May 2012 - OSHA Recordkeeping

 

OSHA Recordkeeping

OSHA recordkeeping affects all employers. Although, there is a list that partially exempts low hazard industries; if an employer has an employee who meets the reporting criteria for a catastrophe or a fatality, then the employer must report the incident regardless of exemption. The employer must make a notification by calling the 24 hour hotline listed on the Nevada OSHA poster.

If an employer is selected at random by OSHA and Bureau of Labor Statistics to participate in the annual recordkeeping survey, the employer will receive official notification in the mail. It does not matter if the employer is on the partially exempt list or that the employer has less than 11 employees; if an employer has been selected, they must participate. Failure to participate can result in a sizable monetary penalty. Occasionally, some employers are selected in consecutive years to participate in the survey. Again, this is a random process. However, the smaller the pool of employers in a given industry, the more frequently an employer may be selected to participate. The selection process is random and OSHA or BLS employees do not hand select the participants.

For employers who have more than 11 employees at any time during the calendar year and are not on the partially exempt list, maintaining an OSHA log 300 is mandatory; even if your organization has no reportable or recordable injuries or illnesses. The 300 Log is available on-line from the OSHA web site at http://www.osha.gov/recordkeeping/index.html, and is downloadable to whoever needs it. It comes with instructions for completion of the document, as well as copies of the Annual Summary, Form 300A; and the Employees Report of Injury or Illness, Form 301. Additional information regarding Recordkeeping can be found in the Frequently Asked Questions section of the OSHA Recordkeeping page. However, if you have additional questions please do not hesitate to contact your nearest Safety Consultation and Training Section (SCATS) office for clarification or additional assistance. It seems there are always those cases that appear to be in the grey area. Upon request, SCATS also offers on-site Recordkeeping classes to Nevada employers.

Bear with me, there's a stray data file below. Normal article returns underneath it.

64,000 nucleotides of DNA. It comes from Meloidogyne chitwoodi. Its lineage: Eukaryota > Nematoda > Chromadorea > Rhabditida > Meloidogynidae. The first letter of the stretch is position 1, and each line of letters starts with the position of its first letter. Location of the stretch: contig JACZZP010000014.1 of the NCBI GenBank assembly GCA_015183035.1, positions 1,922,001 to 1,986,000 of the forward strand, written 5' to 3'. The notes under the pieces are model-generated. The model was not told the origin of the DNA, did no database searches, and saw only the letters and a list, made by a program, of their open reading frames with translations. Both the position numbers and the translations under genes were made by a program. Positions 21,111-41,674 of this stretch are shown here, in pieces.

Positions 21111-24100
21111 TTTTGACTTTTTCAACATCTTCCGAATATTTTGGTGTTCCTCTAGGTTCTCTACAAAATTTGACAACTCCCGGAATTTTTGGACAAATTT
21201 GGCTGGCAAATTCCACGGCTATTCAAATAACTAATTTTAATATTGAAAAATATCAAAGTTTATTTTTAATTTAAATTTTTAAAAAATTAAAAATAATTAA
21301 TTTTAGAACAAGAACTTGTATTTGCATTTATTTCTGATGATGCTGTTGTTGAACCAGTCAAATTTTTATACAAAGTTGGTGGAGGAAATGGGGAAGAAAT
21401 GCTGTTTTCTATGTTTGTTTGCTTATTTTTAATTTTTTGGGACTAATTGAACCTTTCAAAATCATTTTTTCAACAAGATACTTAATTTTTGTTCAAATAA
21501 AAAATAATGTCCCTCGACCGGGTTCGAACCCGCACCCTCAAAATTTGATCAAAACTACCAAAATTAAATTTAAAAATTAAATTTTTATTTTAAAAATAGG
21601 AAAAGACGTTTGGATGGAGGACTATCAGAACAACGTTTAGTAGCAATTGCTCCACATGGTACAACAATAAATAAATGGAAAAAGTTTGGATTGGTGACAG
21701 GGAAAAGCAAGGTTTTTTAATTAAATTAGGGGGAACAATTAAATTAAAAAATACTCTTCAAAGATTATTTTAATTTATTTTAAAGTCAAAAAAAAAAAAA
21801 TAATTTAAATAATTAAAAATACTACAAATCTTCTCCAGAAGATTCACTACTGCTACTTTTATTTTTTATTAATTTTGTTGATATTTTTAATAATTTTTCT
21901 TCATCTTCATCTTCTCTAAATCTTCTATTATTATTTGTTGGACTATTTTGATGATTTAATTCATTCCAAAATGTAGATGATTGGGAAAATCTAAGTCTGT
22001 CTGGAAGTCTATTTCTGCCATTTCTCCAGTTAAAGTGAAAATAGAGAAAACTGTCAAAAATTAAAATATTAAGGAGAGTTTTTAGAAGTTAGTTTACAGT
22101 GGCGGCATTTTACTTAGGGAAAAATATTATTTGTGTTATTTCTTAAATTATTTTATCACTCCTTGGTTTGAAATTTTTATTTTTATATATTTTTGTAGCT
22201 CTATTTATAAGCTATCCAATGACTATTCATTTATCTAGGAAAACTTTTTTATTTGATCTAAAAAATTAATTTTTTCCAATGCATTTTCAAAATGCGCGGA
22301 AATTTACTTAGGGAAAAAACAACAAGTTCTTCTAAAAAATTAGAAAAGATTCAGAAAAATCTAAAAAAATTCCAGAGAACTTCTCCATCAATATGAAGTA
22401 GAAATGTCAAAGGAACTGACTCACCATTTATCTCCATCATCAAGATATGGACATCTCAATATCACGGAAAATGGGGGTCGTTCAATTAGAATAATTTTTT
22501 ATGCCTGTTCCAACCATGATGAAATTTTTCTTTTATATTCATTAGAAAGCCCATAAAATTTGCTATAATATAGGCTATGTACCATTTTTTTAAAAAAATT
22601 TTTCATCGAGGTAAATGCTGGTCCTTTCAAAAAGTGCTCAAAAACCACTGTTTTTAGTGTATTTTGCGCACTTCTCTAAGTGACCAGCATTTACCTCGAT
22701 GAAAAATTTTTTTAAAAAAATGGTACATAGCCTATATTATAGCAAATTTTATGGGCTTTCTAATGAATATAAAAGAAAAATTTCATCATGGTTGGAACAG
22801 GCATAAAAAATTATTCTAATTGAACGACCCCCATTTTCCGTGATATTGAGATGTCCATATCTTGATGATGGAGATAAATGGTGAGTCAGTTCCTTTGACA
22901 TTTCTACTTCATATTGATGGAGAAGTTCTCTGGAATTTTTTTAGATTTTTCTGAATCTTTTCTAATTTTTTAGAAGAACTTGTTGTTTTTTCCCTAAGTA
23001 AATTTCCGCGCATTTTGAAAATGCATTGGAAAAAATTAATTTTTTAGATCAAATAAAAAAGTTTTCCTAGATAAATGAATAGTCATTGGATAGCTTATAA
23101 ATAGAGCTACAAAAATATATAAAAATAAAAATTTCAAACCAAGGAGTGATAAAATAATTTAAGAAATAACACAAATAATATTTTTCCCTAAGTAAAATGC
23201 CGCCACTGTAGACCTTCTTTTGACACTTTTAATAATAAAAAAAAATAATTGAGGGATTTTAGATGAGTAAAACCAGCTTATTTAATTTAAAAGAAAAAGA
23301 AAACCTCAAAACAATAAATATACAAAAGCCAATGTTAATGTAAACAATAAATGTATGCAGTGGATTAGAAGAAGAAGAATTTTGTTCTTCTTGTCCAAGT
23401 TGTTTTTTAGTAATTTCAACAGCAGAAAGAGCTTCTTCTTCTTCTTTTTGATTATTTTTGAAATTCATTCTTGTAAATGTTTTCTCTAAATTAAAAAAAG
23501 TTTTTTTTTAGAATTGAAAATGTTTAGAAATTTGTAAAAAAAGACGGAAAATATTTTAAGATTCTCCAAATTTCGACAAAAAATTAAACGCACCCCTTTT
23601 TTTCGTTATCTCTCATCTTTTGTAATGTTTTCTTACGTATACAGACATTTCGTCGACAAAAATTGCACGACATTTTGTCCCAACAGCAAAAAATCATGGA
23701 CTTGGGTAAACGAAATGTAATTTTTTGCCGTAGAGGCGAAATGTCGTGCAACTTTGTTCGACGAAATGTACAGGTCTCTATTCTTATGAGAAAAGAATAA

SCATS recommends that employers read 29 CFR 1904. This federal standard outlines the requirements for OSHA Recordkeeping. 29 CFR 1904 is available on the OSHA web site. This particular document is one of the easiest to read, as it is written in a question and answer format and plain English; no legalese.

In closing, don’t forget that OSHA Recordkeeping and Workmen’s Compensation are two different things. You may think there are similarities and on the surface and that may be true, but when you dig a little deeper, you will find that what may be a workman’s comp case, may in fact not be a recordable case for OSHA. If in doubt, call the nearest SCATS office for clarification.